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A Child's Life After Human Trafficking

12/11/2014 12:15 am ET Updated Dec 11, 2014

When I think about what ’home’ means to me, I think about David.

Upon arriving at one of our SOS Children’s Villages in Nicaragua, I saw 15-year-old David sitting nervously at a table by himself. This was an unusual sight for me. On each of my trips to our villages, I had been greeted with big hugs, laughter and a myriad of questions from the children and youth in our care. And I always saw confirmation that our efforts to provide safe and loving homes were successful. With David, I could see he was still adjusting to his new surroundings – that he didn’t yet feel at home or secure.

That afternoon I learned that David is a survivor of human trafficking. He had been trafficked from Haiti and rescued by Nicaraguan authorities a few weeks earlier. His only language was French, so he communicated through a translator to our Spanish-speaking SOS mothers, aunts and staff. The staff was working desperately to locate his family in Haiti, but sadly, without success.

A recent report from the United Nations shows an increase in trafficking cases in the past few years, and notes that currently one in three trafficking victims is a child. Poverty, violence, abandonment and disease each leave children vulnerable to trafficking and other types of exploitation. This is one of the many reasons our work to create safe and loving SOS homes is so crucial.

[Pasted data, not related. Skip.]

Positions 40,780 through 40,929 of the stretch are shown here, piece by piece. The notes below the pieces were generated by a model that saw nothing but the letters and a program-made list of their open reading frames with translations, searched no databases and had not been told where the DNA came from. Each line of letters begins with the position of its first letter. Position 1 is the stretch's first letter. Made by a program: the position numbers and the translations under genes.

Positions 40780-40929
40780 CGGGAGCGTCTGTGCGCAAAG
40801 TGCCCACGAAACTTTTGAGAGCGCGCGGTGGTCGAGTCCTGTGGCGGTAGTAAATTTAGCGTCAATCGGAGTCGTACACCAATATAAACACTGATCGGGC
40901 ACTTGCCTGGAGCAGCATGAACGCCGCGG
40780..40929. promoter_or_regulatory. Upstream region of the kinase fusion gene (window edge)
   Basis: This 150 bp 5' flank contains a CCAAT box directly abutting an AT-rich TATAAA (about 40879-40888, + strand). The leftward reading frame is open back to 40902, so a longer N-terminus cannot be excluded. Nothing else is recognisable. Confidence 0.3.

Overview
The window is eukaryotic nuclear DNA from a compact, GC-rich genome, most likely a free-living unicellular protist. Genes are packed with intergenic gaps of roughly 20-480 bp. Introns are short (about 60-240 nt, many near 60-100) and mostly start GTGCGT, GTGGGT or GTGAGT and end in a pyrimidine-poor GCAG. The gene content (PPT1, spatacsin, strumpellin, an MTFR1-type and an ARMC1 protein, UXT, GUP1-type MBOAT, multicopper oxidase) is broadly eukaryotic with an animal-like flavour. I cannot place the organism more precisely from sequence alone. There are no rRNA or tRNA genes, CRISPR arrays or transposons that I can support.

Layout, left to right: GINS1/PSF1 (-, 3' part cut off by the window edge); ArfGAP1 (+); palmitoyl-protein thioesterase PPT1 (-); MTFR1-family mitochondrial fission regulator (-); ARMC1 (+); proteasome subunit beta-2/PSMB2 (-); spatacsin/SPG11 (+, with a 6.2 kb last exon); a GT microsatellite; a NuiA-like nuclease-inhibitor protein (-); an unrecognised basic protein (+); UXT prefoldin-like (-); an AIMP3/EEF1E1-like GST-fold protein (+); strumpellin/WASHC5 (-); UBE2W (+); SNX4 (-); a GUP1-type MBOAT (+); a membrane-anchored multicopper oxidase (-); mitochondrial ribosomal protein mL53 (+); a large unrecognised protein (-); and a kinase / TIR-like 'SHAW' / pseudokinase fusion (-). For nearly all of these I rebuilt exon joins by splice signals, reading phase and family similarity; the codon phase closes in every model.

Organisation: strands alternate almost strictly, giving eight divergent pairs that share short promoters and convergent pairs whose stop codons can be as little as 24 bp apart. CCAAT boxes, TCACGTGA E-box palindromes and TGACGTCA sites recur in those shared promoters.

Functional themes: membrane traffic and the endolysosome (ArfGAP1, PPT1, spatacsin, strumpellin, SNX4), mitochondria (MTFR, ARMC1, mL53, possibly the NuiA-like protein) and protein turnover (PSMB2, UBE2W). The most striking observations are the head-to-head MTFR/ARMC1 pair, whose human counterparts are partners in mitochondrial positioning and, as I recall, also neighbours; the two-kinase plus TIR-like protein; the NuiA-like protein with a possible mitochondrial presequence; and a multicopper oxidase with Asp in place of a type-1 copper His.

What can be done to better support the world’s children? We know through experience that providing them with basic necessities like food, water and shelter greatly reduces their odds of being victimized. We also know how vital it is to reunite children with their families if they have been trafficked or if they were displaced during a crisis.

At SOS Children’s Villages, our first priority is to keep families together and we work hard to reunite children with their relatives. And if there are no signs of a family? We provide a new family. We know that raising children in a nurturing, family environment is necessary if they are to live a happy and healthy life. Our homes in our SOS Villages ensure that each child receives the love, care and support needed to thrive and succeed.

In our Villages in León and Managua, I saw how each child was given individual attention, loving care, and gentle support from their SOS Mothers – women who dedicate all their energies to raising vulnerable children. I witnessed each child’s happiness in their SOS home, surrounded by the love of their SOS siblings.
Through generous support from partners like Johnson & Johnson and from individual donors, we’re able to provide children like David with these loving homes where all their needs are met with a family that shows them unconditional support.

I am very hopeful for David. I know that while there’s a significant adjustment to join his SOS family it means he is now free from abuse and maltreatment. He’s receiving the love and care every child deserves, and the therapy and counseling needed to help overcome his trauma.

He has a place he can begin to call home.

You can make sure vulnerable children feel safe, loved and cared for this holiday season and throughout the coming year. Become an SOS Children’s Villages child sponsor and give a child in need a home for the holidays. Sponsor today.

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